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Specialty Tenkara Lines by RIGS: Floating Lines

By Paul Vertrees

Tenkara Guide, RIGS Fly Shop and Guide Service

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It’s autumn in the canyons.  I gently raise my right arm, skimming a #14 Kicking Hopper across the top of the surface film in an effort to keep it dry for the next cast.  Plucking it up off the water, I move my forearm back and then forward the way I have a million times before, letting my 12-foot Tenkara USA Iwana tenkara rod work its magic.  The hopper floats on air and gently lands on a tiny, calm pool on the edge of this canyon country spring creek.  Two seconds later a sixteen inch brown slams the hopper and bullets straight upstream into the current.  A couple of minutes later I’m holding over a pound of glistening aquatic muscle in my left hand.

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  If there’s water that’s ideally suited for RIGS’ tenkara floating line, or vice versa, it’s this creek and thousands of others like it all over Colorado and elsewhere.  This line is perfect for casting dry fly patterns and terrestrials on slower moving water and big pools.  It also does very nicely on bigger water, like the Arkansas River or the South Platte, where there are much larger targets of slow water…”mega pockets” if you will.  Additionally, I’ve found this line to be very effective when fishing bushy, dry attractor patterns on high alpine lakes. Because it floats, this tenkara line allows for a very nice drag-free drift, which is fundamental to effective dry fly fishing.  I’ve found that by running a rather long tippet in relation to the line (6-7 feet on a 12’ line) I can make the most of fishing gin-clear, slower moving spring creeks where the fish are skittish.  The same holds true for the stillwater edges on high lakes for the very same reason. Mountain canyons and alpine basins can be very windy places.  Since RIGS’ floating tenkara line is comparatively heavy in the world of tenkara lines, it punches through the wind better than any furled line ever did, and better than a level line as well.  Because it has a lot less surface area than a furled line, the floating line has less drag both in the air and on the water. Recently I had time to discuss the specialty tenkara lines, and the floating line in particular, with Tim Patterson, owner of RIGS Fly Shop and Guide Service.  I asked Tim why he and head guide and fly shop manager, Matt McCannel, had designed and marketed the  tenkara floating line.  Tim’s answer was straightforward and to the point.  “These lines are consumer-driven.  They’re a product of lots of feedback from our customers, from Colorado to Montana, Oregon, Washington, and all over.  What they wanted was a tenkara line that could deliver a dry fly to the water very well and provide the best drag-free drift possible.  They wanted a tenkara line that could cast well in the wind”.  With a team approach to the design and testing, Tim and Matt have continued to test new ideas that have resulted from input from RIGS guides and from our customers. If you’re looking for another tool in your tenkara line toolbox, you should give the tenkara floating line by RIGS a try.  Even very experienced tenkara anglers have found it to be highly effective.  Former fly fishing guide, tenkara expert, and prolific blogger, Jason Klass, wrote this review, with details about the floating line .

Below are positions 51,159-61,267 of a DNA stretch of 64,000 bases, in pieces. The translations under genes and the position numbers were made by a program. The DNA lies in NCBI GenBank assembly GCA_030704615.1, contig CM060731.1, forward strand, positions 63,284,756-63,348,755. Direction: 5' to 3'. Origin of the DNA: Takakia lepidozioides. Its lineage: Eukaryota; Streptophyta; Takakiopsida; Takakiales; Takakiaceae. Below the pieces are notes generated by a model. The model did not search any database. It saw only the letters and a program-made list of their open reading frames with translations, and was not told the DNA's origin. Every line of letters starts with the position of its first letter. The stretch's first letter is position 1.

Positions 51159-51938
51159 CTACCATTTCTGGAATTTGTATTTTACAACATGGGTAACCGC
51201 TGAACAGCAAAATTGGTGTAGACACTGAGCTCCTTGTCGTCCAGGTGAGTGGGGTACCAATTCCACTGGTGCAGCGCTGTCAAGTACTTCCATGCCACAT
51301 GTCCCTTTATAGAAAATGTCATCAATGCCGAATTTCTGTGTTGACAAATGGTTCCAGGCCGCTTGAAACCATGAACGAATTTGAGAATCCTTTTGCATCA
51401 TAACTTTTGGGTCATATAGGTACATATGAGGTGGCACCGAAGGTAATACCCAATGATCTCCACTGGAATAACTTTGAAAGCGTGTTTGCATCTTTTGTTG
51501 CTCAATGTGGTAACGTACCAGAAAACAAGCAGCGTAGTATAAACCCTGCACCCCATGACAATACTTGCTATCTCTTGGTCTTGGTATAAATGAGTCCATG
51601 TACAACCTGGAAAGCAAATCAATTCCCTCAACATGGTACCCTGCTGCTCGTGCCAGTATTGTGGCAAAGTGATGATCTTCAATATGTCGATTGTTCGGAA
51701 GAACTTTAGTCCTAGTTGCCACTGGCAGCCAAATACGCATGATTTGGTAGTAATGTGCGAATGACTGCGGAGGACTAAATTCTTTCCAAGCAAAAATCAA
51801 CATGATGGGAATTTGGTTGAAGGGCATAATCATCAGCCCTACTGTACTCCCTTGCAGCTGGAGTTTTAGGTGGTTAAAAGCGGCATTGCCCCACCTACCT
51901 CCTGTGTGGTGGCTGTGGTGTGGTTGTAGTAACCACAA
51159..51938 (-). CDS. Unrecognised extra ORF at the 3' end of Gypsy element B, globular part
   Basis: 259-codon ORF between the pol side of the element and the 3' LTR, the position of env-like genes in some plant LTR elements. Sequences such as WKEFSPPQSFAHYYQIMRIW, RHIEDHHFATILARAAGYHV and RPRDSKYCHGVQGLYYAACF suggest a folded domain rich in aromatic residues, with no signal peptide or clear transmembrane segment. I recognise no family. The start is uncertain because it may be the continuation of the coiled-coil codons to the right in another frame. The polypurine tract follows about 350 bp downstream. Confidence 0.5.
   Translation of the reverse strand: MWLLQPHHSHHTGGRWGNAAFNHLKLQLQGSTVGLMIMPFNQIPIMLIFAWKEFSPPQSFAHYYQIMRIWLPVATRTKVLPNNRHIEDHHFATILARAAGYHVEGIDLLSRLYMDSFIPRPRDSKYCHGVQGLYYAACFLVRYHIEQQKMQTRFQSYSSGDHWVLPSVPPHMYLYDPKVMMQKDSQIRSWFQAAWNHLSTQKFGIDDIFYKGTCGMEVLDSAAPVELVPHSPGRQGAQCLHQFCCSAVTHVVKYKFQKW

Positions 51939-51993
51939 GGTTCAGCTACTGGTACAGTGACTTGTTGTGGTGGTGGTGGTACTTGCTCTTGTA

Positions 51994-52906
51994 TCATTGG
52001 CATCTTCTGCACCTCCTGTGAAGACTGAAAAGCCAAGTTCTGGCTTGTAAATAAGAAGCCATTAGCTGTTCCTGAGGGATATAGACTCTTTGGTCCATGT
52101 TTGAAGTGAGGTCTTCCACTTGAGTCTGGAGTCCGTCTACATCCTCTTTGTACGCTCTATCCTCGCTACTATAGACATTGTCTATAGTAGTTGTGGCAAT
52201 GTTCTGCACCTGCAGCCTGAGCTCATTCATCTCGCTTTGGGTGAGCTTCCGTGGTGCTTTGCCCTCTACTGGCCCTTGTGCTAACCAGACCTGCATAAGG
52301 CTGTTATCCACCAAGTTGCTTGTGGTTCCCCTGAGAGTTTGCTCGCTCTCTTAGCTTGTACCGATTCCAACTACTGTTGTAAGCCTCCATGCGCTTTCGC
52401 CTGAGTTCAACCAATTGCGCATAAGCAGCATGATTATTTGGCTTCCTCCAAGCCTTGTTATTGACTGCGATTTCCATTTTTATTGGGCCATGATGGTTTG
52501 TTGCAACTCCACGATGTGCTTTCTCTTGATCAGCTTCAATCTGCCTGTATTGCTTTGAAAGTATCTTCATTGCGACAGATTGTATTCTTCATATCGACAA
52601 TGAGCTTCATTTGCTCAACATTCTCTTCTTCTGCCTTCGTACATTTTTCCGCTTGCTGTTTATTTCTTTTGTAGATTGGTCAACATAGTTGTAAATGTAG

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  Floating tenkara lines by RIGS Fly Shop and Guide Service.  Handmade in Ridgway, Colorado, at Colorado’s only full-service tenkara shop.  Check them out!